Pluralism at core of Indian psyche, says President Pranab Mukherjee

Mukherjee’s latest iterations about India’s multicultural values and pluralism will inevitably be viewed through a political lens even though the occasion at Rashtrapati Bhawan was in essence an academic one.

Written by Abantika Ghosh | New Delhi | Updated: November 22, 2015 1:06:46 am
President Pranab Mukherjee during his address on Saturday. Image: Rashtrapati Bhavan President Pranab Mukherjee during his address on Saturday. Image: Rashtrapati Bhavan

Speaking at the inauguration of the first international conference of Indologists at Rashtrapati Bhavan, President Pranab Mukherjee on Saturday reiterated that “pluralism and multi-culturalism are at the very core of the Indian psyche”.

“…the world is struggling to deal with the worst impulses of intolerance and hatred that mankind has ever witnessed. At such a time, there can be no better recourse than to remind ourselves of the high values, written and unwritten samskaras, duties and the way of life that is the essence of India. This is the time to reinforce the civilisational values that bind together the complex diversity of modern-day India and promote them among our people and the world,” he said

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Talking to experts in Indology from around the world about ancient Indian civilisation, Mukherjee said their efforts must not become an exercise in nostalgia. “Instead, I anticipate that your scholastic interactions, while firmly anchoring today’s India in her glorious history, will illuminate the logical path to her destined greatness. I am confident that your deliberations over the next three days will highlight the manner in which pluralism and multi-culturalism are at the very core of the Indian psyche,” he said.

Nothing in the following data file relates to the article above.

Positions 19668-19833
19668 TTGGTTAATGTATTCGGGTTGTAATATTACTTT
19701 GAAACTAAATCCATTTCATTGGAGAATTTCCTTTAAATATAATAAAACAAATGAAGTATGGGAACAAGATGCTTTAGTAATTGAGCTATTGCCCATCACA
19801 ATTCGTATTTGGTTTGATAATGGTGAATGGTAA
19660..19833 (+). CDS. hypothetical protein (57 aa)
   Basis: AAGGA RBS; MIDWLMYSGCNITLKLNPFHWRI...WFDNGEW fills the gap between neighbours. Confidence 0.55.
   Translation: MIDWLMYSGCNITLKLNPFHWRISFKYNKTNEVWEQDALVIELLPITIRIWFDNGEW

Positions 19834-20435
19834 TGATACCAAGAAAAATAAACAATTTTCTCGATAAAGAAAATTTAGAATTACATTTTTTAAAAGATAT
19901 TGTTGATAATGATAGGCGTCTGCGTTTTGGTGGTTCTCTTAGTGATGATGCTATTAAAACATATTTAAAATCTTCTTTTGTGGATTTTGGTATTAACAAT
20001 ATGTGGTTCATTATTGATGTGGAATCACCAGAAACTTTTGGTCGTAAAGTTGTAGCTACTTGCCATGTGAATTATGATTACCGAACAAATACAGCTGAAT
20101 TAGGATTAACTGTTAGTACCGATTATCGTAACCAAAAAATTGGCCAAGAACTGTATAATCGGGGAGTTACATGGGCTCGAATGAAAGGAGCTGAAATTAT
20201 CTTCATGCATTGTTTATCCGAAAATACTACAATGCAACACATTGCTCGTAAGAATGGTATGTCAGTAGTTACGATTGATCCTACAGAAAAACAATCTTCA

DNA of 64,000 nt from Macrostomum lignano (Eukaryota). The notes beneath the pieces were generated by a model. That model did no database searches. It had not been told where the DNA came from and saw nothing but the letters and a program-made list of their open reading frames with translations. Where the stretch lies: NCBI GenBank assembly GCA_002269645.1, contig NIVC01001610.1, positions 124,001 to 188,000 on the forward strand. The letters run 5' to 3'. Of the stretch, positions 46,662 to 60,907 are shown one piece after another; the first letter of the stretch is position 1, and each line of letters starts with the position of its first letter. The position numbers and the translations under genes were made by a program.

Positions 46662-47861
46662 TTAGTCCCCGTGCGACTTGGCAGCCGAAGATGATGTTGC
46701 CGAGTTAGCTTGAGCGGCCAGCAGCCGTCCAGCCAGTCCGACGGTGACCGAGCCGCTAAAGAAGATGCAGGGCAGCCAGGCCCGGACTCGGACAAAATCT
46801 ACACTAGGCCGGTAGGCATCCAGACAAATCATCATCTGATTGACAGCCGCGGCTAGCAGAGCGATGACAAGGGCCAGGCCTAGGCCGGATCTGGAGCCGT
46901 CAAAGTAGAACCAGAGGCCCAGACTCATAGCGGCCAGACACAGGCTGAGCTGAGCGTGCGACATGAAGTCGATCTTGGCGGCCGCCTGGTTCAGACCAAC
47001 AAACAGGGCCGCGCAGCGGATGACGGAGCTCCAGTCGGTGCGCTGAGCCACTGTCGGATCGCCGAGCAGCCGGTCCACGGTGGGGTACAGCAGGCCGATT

Over the last few weeks, Mukherjee has spoken about what some call an “atmosphere of intolerance” in the country. He has also spoken against the trend of prominent writers and artistes returning their awards.

On Saturday, the President quoted widely from Rabindranath Tagore and Swami Vivekananda to reinforce his message of plurality. Quoting from Tagore’s poem Bharat Tirtha, he described India as a divine ocean where streams of humanity from all over the world have converged. Reading from Vivekananda’s writing, he defined India by its religious tolerance: “It is here that Indians build temples for Mohammedans and Christians; nowhere else. The one great lesson, therefore, that the world wants most, that the world has yet to learn from India, is the idea not only of toleration, but of sympathy.”

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